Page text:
Marine Corps Gen. John Allen in March 2012.
Kevin Dietsch /UPI /Landov
"Today, I met with Gen. John Allen and accepted his request to retire from the military so that he can address health issues within his family. I told Gen. Allen that he has my deep, personal appreciation for his extraordinary service over the last 19 months in Afghanistan, as well as his decades of service in the United States Marine Corps. ...
"John Allen is one of America's finest military leaders, a true patriot, and a man I have come to respect greatly. I wish him and his family the very best as they begin this new chapter, and we will carry forward the extraordinary work that Gen. Allen led in Afghanistan."
The 59-year-old Allen, as we've reported, got indirectly ensnared in the scandal that brought down another general — then-CIA Director David Petraeus — last November.
It became known that Allen had been in contact with Jill Kelley, the Florida socialite who turned to the FBI when she began receiving what she felt where threatening emails. Those emails turned out to be from Paula Broadwell, a biographer with whom Petraeus was having an extramarital affair. Shortly after the Petraeus scandal was revealed, it was reported that Allen had exchanged hundreds of emails with Kelley in recent years. As investigators looked at those messages, Allen's promotion to the NATO position was put on hold. Then, last month, he was cleared of any wrongdoing.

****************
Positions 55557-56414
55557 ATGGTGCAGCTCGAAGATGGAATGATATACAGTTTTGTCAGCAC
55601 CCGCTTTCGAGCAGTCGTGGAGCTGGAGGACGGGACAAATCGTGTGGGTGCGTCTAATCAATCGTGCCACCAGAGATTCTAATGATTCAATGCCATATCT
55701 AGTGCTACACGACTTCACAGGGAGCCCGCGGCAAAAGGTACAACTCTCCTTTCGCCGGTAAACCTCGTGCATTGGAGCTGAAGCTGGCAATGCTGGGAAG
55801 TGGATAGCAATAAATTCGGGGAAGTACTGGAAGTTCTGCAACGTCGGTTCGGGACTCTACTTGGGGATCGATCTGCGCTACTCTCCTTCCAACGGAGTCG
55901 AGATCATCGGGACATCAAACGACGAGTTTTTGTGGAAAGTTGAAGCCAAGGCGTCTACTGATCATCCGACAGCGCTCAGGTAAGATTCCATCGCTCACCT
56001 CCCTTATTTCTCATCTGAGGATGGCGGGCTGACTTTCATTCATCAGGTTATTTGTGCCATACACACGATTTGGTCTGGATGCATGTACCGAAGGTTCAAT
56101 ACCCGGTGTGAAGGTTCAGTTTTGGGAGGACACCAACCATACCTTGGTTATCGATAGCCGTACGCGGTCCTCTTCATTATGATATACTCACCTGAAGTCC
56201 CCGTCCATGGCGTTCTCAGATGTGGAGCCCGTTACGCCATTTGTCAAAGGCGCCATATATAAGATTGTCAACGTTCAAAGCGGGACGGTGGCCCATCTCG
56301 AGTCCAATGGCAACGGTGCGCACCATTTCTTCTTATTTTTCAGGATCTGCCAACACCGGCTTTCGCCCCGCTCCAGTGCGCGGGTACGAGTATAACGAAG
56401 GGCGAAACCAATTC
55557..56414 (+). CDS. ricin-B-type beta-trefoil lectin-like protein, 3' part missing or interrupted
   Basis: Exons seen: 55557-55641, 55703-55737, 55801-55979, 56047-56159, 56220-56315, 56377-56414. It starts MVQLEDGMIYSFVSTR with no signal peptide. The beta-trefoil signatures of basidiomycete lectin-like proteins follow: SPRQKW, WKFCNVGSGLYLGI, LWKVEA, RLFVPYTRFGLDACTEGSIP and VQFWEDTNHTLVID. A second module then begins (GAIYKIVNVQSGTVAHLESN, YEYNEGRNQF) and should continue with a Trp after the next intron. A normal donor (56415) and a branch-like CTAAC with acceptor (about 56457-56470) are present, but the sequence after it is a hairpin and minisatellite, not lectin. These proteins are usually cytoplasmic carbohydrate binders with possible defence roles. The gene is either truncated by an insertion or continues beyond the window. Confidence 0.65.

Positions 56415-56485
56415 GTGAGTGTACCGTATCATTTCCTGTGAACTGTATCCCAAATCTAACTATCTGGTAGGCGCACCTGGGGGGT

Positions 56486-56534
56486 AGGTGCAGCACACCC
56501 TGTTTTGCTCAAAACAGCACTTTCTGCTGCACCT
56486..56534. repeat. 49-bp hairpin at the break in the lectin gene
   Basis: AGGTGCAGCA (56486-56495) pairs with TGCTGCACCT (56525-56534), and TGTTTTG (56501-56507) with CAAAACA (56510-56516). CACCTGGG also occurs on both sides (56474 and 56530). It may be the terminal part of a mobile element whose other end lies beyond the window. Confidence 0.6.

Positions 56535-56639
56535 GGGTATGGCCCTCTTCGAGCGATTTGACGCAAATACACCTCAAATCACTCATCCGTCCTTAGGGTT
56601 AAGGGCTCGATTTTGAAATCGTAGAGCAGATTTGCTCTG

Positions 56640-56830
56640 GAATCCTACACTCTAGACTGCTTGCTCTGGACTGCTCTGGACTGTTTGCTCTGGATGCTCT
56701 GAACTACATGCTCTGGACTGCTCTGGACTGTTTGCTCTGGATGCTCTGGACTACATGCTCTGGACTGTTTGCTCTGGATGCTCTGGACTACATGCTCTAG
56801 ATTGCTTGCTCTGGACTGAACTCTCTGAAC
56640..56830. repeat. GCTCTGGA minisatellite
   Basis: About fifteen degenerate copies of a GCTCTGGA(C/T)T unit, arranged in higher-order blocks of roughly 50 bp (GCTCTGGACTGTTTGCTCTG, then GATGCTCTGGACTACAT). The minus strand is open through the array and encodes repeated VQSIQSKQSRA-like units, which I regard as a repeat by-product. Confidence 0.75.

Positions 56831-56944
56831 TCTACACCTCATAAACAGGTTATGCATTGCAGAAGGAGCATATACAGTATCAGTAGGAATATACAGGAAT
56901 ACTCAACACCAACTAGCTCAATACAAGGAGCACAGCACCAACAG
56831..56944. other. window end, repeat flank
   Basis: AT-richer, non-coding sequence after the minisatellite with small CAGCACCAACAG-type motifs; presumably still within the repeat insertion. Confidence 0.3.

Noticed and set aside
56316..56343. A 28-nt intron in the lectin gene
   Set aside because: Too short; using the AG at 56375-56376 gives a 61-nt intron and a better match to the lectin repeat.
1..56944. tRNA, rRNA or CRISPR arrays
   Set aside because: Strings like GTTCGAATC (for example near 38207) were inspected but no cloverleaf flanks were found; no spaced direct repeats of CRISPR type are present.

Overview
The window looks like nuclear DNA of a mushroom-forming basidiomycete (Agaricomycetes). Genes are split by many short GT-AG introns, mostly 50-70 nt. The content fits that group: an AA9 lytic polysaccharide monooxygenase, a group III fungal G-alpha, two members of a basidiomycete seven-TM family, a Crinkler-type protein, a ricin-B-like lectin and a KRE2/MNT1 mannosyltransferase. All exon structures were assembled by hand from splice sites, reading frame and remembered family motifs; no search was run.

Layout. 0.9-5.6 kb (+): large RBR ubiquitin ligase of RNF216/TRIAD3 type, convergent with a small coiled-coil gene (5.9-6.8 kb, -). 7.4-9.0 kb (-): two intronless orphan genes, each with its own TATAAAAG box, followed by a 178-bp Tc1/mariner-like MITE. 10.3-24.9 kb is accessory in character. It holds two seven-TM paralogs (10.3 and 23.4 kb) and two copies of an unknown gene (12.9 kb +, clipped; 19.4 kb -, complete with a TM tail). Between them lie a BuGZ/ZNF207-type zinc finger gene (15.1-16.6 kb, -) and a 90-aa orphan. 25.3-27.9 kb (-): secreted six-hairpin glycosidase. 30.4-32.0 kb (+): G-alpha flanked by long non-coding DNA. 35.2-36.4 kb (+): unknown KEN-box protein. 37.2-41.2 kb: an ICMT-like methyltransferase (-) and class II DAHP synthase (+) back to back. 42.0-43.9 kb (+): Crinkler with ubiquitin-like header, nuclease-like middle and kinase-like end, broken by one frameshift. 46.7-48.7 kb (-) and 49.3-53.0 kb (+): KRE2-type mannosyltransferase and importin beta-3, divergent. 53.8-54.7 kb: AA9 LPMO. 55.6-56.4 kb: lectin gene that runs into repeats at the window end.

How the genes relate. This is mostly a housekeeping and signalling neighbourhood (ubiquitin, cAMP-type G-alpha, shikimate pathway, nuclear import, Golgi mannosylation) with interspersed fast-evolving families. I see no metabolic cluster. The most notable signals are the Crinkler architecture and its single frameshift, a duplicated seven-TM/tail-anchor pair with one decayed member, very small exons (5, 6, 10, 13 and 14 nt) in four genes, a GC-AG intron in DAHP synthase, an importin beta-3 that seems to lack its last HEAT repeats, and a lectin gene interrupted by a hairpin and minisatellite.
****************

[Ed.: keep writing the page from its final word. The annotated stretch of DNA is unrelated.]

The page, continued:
We'll update with more as this story develops.
Update at 1:25 p.m. ET. Report: Allen's Wife Has "Chronic Health Issues."
Allen told The Washington Post Monday evening, the newspaper writes, that "he wants to focus on helping his wife, Kathy, cope with a combination of chronic health issues that include an autoimmune disorder. 'Right now, I've just got to get her well,' Allen said. 'It's time to take care of my family.' "
The Post adds that:
"Allen, who relinquished command of the war nine days ago, said his decision was not influenced by a Pentagon investigation into e-mail messages he exchanged with Tampa socialite Jill Kelley. ... Although senior Defense Department officials had described the content of some of missives as racy and flirtatious, the Pentagon's inspector general determined that Allen had not violated military prohibitions against conduct unbecoming an officer."